8 If we really have at heart the good of the organization to the glory of God, then we will pray to the God of peace that he will keep his people in oneness, concord and quietude. In our daily prayers we will bear in mind the words of the psalmist David: “Ask for the peace of Jerusalem. Those loving you will be free from care. May peace continue within your rampart, freedom from care within your dwelling towers. For the sake of my brothers and my companions I will now speak: ‘May there be peace within you.’” (Ps. 122:6-8) Agreeably with such prayer, the name Jerusalem means “The Possession of Peace,” or, “Founded Peaceful.” It was there at the site of Jerusalem that the priest Melchizedek was King of Salem, which title means “King of Peace.” Jehovah God swore that his Son Jesus Christ was to be a priest-king like Melchizedek forever. In harmony with this, one of the names of the glorified Son of God was to be Prince of Peace. (Gen. 14:18-20; Ps. 110:1-4; Heb. 6:20 to 7:21; Isa. 9:6, 7) With such a title, how could Jesus Christ as Princely King of Peace be the spiritual head of a congregation that becomes split, disturbed and uproarious with dissension, enmity, jealousy, competition, rivalry and sectarianism, as Christendom is today and has ever been? He could not. But as King he can enforce and does maintain peace within the “congregation, which is his body.” (Eph. 1:22, 23) By his angels he gathers out peace-disturbers.—Matt. 13:41.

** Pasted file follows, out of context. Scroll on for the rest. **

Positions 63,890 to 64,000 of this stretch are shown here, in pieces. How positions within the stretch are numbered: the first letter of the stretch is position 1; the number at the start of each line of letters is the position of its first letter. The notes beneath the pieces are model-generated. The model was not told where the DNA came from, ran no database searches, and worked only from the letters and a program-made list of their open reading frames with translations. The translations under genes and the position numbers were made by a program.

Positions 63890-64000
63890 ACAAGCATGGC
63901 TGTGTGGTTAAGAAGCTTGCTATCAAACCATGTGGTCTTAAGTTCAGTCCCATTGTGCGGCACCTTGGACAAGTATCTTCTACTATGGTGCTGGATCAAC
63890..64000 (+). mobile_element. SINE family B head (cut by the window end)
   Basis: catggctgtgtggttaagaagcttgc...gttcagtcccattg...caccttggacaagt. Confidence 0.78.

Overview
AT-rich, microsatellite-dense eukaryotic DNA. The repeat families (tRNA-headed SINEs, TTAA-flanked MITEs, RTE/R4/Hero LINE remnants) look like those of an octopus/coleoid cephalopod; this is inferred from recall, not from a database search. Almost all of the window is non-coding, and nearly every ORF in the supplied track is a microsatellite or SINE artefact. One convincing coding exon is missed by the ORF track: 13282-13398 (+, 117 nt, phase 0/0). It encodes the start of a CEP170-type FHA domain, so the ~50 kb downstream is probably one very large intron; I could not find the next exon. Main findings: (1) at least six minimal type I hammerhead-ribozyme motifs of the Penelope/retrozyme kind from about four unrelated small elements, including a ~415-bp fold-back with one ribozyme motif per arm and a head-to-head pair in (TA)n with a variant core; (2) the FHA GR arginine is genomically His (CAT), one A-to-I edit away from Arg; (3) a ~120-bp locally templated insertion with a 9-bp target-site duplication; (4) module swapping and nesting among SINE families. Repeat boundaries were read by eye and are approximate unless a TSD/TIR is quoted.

9. (a) How did Paul, in Philippians 4:6, 7, magnify the pacifying power of prayer? (b) Praying in harmony with 1 Timothy 2:1-4, what could God’s obedient servants never take part in under any government?